Metabolic syndrome is a predictor of decreased renal function among community-dwelling middle-aged and elderly Japanese.Int Urol Nephrol. 2019 Dec; 51(12):2285-2294.IU
Metabolic syndrome (MetS) is increasing worldwide with the continuous increase in obesity prevalence. Chronic kidney disease (CKD) is also a major public health problem, but there is controversy over whether baseline MetS is a predictor of decreased renal function among Japanese community-dwelling middle-aged and elderly Japanese.
We conducted a prospective cohort study designed as part of the Nomura study. We recruited a random sample of 410 men aged 68 ± 8 (mean ± standard deviation; range, 50-95) years and 549 women aged 69 ± 7 (50-84) years during their annual health examination in a single community. We examined the relationship between baseline MetS and renal dysfunction after a 3-year evaluation based on estimated glomerular filtration rate (eGFRCKDEPI) using the CKD-EPI equations modified by the Japan coefficient. CKD was defined as dipstick-positive proteinuria (> or = 1 +) or a low eGFRCKDEPI (< 60 mL/min/1.73 m2).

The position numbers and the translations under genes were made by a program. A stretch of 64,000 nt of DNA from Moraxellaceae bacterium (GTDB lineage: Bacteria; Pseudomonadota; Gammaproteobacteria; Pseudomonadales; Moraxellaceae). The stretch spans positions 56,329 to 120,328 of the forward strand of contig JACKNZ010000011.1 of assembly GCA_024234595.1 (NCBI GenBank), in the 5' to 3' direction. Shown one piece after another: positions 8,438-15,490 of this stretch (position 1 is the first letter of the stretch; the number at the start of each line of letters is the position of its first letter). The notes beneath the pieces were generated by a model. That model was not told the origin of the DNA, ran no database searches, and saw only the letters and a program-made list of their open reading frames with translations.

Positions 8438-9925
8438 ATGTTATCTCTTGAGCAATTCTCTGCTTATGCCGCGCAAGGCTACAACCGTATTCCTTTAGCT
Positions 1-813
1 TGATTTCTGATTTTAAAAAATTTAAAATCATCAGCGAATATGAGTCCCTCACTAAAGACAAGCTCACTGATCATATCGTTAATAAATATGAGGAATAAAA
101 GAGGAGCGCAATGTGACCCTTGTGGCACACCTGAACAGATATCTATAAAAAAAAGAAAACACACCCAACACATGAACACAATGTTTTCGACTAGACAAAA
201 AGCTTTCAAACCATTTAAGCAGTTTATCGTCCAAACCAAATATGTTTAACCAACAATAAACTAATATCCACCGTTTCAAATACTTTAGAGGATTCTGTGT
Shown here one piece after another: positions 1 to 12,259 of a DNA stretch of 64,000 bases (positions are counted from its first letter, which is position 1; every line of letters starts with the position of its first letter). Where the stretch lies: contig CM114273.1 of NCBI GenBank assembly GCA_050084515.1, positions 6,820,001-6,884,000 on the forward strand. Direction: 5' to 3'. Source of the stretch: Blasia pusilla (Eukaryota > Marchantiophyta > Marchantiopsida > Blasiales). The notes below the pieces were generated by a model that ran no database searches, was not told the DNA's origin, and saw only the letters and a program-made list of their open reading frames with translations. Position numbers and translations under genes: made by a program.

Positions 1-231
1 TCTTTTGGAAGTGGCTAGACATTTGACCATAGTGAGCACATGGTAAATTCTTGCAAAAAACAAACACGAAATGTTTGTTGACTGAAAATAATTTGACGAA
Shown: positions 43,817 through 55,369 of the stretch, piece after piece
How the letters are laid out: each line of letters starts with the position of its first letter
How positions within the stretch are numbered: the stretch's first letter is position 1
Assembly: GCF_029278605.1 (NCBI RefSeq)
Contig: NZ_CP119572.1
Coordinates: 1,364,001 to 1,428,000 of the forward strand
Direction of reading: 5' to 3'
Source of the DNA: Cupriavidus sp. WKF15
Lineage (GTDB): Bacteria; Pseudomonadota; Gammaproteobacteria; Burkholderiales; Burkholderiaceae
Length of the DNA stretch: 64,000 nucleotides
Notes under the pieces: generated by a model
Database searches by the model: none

Of the 959 participants, 413 (43.1%) had MetS at baseline. Annual eGFR decline rate was significantly greater in those with MetS than in those without MetS, and the annual eGFR decline rate of < - 1.2 mL/min/1.73 m2/year increased significantly in relation to presence of baseline MetS, especially low HDL cholesterol (HDL-C). Moreover, the incidence rate of CKD after 3 years was 13.5% and increased significantly in relation to presence of baseline MetS, especially its components such as elevated HbA1c. The multivariate-adjusted odd ratio (OR) for CKD in participants with MetS versus those without MetS was 1.55 (0.99-2.43). The multivariate-adjusted ORs for rapid annual eGFR decline rate were significantly high in patients aged ≥ 65 years and presence of medication, regardless of gender and eGFR value.
Low HDL-C and elevated HbA1c levels correlated significantly with eGFR decline in a short period of 3 years. MetS also showed a significant association with eGFR decline. This study suggests the importance of low HDL-C and elevated HbA1c in the effect of MetS on eGFR decline rather than obesity among Japanese community-dwelling middle-aged and elderly Japanese without CKD.